Small Cell Lung Cancer

Updated: Oct 17, 2016
  • Author: Winston W Tan, MD, FACP; Chief Editor: Nagla Abdel Karim, MD, PhD  more...
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Overview

Practice Essentials

Small cell lung cancer (SCLC), previously known as oat cell carcinoma, is considered distinct from other lung cancers, which are called non–small cell lung cancers (NSCLCs) because of their clinical and biologic characteristics. See the image below.

High-power photomicrograph of small cell carcinoma High-power photomicrograph of small cell carcinoma on the left side of the image with normal ciliated respiratory epithelium on the right side of the image.

See Small Cell Lung Cancer: Beating the Spread, a Critical Images slideshow, to help identify the key clinical and biologic characteristics of small cell lung cancer, the staging criteria, and the common sites of spread.

Also, see the Clinical Presentations of Lung Cancer: Slideshow and Lung Cancer Staging -- Radiologic Options slideshows for additional information on SCLC staging and treatment.

SCLC is an aggressive subtype of lung cancer. Without treatment, in a few weeks it could be fatal. It is important to determine if the cancer is limited or at an extensive stage. Limited-stage cancer is treated with chemotherapy and radiation. Extensive-stage cancer is treated with chemotherapy alone.

SCLC is a neuroendocrine carcinoma that exhibits aggressive behavior, rapid growth, early spread to distant sites, exquisite sensitivity to chemotherapy and radiation, and frequent association with distinct paraneoplastic syndromes, including hypercalcemia, Eaton-lambert syndrome, syndrome of inappropriate diuretic hormone, and many others. (See Pathophysiology, Etiology, and Presentation.) [1, 2, 3]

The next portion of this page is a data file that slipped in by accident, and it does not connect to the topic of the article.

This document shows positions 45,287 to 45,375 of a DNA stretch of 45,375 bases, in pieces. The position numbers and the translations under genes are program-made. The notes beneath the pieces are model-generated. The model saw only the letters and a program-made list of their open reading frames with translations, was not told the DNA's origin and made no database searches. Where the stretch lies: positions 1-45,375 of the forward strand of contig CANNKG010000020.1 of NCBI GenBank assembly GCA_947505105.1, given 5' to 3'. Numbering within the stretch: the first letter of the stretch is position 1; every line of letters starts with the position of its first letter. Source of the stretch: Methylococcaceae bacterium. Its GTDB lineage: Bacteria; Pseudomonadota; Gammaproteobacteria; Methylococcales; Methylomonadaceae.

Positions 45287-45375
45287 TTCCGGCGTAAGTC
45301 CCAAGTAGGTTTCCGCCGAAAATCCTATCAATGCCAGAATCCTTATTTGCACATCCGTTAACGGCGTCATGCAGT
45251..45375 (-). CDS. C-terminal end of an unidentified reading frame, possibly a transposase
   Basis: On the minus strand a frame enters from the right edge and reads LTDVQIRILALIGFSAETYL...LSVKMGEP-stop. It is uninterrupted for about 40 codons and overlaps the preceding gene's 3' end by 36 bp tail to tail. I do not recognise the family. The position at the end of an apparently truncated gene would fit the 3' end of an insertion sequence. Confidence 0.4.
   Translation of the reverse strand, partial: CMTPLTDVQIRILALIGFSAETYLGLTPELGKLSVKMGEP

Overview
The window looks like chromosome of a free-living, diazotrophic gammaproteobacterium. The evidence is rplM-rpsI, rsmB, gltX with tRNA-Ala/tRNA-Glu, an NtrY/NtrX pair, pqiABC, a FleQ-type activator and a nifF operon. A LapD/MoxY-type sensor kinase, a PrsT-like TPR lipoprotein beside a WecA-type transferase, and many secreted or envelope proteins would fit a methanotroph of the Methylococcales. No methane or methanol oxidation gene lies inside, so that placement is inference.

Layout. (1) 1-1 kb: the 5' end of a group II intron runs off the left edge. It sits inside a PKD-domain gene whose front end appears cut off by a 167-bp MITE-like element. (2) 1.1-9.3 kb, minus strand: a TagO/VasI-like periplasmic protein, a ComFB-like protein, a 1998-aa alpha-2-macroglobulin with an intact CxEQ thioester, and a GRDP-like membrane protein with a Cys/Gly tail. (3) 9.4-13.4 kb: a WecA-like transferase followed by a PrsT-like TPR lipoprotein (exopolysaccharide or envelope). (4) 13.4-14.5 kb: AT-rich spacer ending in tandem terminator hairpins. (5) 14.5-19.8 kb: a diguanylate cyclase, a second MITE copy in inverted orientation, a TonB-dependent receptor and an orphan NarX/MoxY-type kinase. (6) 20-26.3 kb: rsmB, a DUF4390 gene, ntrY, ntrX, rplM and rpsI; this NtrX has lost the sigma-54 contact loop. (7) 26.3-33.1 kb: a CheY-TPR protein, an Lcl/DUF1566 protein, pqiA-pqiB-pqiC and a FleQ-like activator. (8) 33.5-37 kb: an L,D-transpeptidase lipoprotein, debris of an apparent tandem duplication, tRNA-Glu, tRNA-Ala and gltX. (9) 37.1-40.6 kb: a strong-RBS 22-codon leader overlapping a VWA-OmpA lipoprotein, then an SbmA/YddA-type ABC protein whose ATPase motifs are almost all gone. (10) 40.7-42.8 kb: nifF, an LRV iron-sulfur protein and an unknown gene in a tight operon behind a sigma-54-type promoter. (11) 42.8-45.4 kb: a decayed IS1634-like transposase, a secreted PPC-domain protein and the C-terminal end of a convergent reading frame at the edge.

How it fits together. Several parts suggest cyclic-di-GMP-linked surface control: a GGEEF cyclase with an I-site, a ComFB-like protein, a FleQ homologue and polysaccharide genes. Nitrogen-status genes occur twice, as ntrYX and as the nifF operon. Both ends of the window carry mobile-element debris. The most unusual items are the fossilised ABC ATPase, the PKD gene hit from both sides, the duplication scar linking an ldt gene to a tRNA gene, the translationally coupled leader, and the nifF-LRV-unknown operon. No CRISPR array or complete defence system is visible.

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Pathophysiology

Small cell lung carcinoma (SCLC) arises in peribronchial locations and infiltrates the bronchial submucosa. Widespread metastases occur early in the course of the disease, with common spread to the mediastinal lymph nodes, liver, bones, adrenal glands, and brain.

In addition, production of various peptide hormones leads to a wide range of paraneoplastic syndromes; the most common of these are the syndrome of inappropriate secretion of antidiuretic hormone (SIADH) and the syndrome of ectopic adrenocorticotropic hormone (ACTH) production. In addition, autoimmune phenomena may lead to various neurologic syndromes, such as Lambert-Eaton syndrome.

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Etiology

The predominant cause of small cell lung cancer (SCLC) (and non-SCLC) is tobacco smoking. Of all histologic types of lung cancer, SCLC and squamous cell carcinoma have the strongest correlation to tobacco. [4, 5] Approximately 98% of patients with SCLC have a smoking history. Patients with SCLC should be encouraged to stop smoking, as smoking cessation is associated with improved survival. [6]

All types of lung cancer occur with increased frequency in uranium miners, but SCLC is the most common. The incidence of lung cancer is increased further in these individuals if they also smoke tobacco.

Exposure to radon, an inert gas that is a product of uranium decay, has also been reported to cause SCLC.

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Epidemiology